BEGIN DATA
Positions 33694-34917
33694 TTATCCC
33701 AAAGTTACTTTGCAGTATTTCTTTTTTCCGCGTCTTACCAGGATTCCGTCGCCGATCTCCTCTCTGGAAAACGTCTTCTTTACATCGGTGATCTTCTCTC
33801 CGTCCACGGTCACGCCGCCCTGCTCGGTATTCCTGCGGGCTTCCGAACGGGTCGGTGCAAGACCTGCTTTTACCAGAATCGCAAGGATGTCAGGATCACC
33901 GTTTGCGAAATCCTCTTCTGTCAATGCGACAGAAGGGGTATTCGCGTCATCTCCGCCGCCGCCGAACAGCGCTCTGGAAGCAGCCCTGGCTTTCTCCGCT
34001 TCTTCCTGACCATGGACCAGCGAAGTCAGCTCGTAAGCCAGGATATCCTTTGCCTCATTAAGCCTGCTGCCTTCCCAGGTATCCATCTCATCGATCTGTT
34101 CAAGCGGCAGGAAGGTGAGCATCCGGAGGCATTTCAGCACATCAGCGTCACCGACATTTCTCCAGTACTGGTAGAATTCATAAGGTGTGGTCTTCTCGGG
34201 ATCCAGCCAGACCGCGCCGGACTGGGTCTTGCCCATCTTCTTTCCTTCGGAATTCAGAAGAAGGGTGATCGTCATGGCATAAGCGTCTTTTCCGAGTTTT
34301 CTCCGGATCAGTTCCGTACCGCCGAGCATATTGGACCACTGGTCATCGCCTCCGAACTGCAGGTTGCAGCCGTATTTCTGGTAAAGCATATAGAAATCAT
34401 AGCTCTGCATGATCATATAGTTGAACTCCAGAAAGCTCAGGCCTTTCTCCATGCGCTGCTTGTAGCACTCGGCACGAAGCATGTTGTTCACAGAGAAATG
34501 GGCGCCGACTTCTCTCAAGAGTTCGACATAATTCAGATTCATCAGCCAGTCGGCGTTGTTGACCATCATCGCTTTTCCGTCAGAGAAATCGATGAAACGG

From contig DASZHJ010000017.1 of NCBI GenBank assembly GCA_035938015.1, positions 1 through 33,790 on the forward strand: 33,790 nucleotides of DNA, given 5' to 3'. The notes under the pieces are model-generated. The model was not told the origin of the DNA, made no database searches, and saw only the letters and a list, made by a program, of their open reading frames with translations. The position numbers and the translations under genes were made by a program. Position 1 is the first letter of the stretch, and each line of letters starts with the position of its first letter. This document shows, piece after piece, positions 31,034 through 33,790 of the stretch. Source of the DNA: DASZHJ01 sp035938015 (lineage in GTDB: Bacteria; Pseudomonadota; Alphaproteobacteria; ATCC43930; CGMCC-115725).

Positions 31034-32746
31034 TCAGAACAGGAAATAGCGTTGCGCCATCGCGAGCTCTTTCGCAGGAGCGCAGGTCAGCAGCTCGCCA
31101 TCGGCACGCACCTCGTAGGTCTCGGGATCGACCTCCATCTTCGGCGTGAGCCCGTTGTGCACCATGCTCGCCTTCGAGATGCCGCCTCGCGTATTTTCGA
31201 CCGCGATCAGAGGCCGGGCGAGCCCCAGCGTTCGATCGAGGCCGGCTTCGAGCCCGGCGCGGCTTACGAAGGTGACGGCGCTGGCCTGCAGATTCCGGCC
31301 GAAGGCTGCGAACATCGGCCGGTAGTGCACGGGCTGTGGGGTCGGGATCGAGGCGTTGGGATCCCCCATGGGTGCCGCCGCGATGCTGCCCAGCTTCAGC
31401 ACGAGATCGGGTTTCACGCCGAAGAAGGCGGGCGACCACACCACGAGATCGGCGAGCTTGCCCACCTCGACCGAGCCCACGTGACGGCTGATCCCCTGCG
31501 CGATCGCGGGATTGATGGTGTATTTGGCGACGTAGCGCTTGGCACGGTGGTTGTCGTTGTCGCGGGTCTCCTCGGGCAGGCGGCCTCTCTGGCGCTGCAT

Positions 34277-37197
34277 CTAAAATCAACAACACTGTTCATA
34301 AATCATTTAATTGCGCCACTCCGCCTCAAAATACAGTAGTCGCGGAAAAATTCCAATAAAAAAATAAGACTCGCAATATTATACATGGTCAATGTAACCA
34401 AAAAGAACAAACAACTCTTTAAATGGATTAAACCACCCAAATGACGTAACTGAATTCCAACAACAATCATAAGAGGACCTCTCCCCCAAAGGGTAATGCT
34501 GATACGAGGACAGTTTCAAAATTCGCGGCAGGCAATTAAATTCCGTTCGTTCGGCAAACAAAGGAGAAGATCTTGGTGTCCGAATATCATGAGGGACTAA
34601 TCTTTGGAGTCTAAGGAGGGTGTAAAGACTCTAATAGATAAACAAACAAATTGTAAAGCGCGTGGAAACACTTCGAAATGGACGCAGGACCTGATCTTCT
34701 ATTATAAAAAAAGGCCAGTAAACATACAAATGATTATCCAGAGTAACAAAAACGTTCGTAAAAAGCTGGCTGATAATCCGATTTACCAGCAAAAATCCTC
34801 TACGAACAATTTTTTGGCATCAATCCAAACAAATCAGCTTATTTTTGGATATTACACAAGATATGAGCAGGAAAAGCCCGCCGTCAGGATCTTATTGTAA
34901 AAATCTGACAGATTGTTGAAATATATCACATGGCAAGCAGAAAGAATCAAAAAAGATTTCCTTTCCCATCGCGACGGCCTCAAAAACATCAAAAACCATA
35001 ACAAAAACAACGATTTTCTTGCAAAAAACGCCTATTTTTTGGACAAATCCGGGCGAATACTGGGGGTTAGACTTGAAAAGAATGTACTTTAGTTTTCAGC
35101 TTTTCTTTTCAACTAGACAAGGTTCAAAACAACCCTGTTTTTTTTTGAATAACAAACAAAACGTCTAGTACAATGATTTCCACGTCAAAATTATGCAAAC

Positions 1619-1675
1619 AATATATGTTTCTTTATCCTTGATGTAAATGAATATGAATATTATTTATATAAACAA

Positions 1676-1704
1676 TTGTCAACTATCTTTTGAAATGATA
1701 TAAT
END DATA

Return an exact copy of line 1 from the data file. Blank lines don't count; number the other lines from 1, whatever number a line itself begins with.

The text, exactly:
Positions 33694-34917